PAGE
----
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Rusher Kimura

June 30th, 1941 – May 25th, 2010

Masao “Rusher” Kimura, for years a headliner against many of the top names in Japanese wrestling, passed away in his homeland on May 24, 2010.  Born in the northern city of Hokkaido on June 30, 1941, the veteran grappler was 68 years old.  His death was attributed to pneumonia, and complications of kidney failure.

Kimura made his ring debut on April 23, 1965, against Sarukichi Takasakiyama.  He spent his first year or so in his native country’s first pro promotion, JWA, the Japan Pro Wrestling Alliance founded by Rikidozan.  After a short stint in the original Tokyo Pro Wrestling in 1966-67, he moved on to IWE, International Wrestling Enterprise.  IWE would remain his home base until 1981, and it was there that he climbed the ladder to fame.

In 1970, Kimura and Dr. Death – Canadian veteran Stan “Moose” Morowski – clashed in the first-ever steel cage death match in Japan, held in Osaka.  The match became Rusher’s specialty, so much so that he gained the informal title Kanaami no Oni, Monster of the Steel Cage.  Another first took place two years earlier, when he was part of the first hair match in the island nation.  During his tenure in IWE, he had many matches against top-line Japanese and foreign stars, and became known for his signature offensive moves, the bulldog headlock and the Rusher lariat.  Kimura also became a master at the microphone during those years, one of the very first in Japan to develop that skill and apply it effectively,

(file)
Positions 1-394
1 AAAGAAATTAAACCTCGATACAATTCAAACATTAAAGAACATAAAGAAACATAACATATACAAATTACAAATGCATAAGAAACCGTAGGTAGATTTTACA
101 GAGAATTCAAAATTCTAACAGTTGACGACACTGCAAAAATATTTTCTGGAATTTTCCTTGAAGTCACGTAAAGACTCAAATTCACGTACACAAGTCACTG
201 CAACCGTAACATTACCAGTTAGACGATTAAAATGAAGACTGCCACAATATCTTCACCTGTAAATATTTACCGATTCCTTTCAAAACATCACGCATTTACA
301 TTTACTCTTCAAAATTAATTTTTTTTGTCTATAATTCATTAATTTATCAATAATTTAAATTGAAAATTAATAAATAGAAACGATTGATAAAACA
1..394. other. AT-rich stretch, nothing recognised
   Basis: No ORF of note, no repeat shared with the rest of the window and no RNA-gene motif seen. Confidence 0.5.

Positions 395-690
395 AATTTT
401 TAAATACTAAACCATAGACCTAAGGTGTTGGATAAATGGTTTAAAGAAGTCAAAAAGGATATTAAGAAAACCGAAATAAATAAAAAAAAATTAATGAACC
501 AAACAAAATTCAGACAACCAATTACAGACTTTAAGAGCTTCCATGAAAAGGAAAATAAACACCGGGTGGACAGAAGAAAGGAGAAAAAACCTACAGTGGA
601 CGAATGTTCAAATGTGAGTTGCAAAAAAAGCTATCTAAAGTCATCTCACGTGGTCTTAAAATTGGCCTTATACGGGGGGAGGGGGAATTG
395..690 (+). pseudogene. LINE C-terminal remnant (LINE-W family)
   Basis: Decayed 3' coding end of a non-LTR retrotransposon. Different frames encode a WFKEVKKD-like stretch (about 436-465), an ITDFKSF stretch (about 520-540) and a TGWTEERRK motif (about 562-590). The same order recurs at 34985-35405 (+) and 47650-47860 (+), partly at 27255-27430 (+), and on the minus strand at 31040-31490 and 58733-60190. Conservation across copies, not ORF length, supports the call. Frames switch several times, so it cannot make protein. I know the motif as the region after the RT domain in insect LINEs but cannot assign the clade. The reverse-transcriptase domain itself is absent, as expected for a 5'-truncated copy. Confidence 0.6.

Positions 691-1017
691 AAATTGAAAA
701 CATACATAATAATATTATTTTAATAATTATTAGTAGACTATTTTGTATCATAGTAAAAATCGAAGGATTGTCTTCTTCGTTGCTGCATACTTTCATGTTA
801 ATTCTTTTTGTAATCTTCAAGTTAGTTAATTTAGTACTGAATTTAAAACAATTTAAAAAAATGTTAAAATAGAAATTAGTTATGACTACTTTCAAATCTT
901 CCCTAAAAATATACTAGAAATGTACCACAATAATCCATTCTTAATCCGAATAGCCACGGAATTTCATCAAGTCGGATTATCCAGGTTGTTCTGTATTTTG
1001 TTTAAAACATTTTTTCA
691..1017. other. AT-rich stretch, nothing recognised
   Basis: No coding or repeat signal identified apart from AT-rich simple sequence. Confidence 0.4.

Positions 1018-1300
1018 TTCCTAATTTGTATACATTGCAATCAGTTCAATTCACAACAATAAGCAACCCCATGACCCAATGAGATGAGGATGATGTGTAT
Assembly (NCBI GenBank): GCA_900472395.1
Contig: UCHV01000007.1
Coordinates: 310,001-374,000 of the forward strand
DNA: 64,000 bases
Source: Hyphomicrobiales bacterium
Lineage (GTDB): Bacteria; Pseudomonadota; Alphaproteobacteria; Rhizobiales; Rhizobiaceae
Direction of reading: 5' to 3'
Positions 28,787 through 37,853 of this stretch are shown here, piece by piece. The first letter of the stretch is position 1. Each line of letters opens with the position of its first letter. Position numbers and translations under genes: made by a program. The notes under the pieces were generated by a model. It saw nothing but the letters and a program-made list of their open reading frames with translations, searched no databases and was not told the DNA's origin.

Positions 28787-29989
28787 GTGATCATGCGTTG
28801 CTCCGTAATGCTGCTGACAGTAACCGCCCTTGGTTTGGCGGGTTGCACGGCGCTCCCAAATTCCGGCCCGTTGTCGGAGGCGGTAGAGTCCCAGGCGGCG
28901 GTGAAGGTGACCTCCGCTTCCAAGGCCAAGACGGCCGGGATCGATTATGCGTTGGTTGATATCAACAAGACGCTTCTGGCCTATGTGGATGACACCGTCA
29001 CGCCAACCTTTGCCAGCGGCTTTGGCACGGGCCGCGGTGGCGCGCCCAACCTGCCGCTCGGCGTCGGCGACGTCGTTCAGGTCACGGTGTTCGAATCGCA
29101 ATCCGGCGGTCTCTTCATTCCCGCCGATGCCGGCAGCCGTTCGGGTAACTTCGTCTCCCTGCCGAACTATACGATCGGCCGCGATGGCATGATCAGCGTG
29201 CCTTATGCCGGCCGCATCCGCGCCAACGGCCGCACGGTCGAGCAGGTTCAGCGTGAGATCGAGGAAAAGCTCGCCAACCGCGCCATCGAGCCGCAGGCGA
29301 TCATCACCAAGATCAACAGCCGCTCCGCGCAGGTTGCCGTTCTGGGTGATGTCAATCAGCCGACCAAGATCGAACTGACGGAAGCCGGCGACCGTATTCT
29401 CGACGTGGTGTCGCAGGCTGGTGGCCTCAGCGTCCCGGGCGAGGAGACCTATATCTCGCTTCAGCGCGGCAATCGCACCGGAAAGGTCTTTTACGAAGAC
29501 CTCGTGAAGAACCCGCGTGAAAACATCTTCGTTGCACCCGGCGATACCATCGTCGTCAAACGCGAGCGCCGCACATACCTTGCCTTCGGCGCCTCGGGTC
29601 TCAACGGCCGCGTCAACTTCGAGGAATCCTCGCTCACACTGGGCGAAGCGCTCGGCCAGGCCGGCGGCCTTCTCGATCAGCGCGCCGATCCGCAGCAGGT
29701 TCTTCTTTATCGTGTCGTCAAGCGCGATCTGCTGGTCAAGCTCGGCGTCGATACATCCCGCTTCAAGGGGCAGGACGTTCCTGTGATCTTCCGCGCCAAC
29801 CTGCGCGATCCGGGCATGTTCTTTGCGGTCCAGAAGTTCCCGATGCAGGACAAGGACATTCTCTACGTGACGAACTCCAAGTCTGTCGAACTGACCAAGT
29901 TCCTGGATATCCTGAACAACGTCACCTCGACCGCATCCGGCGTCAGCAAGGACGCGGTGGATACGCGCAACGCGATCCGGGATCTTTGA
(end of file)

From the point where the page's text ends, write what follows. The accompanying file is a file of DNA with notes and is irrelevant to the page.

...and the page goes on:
After IWE’s closure in 1981, Kimura moved to New Japan for three years, and had a lengthy feud with Antonio Inoki.  He did a short run with the original UWF in 1984, then transferred his loyalties to All Japan for a 16-year run.  After feuding with Giant Baba regularly through the early years, he later became Baba’s tag team partner.  As he aged, Kimura became a mid-card regular, often in comedic matches that finished with a promo in which he  focused his barbs on his old partner, Baba.  He moved to Pro Wrestling NOAH for the final four years of his career, and retired from the ring in 2004.

During his long career, Kimura held several titles, both tag team and single, and took part in a number of high-profile tournaments.  He made limited appearances in North America, under his own name, The Great Kimura, or Mr. Toyo.  He was an ideal opponent for the gaijin – American and Canadian wrestlers — in Japan, as he spoke English fairly well and could easily communicate with them

Thanks to the Cauliflower Alley Club for the above.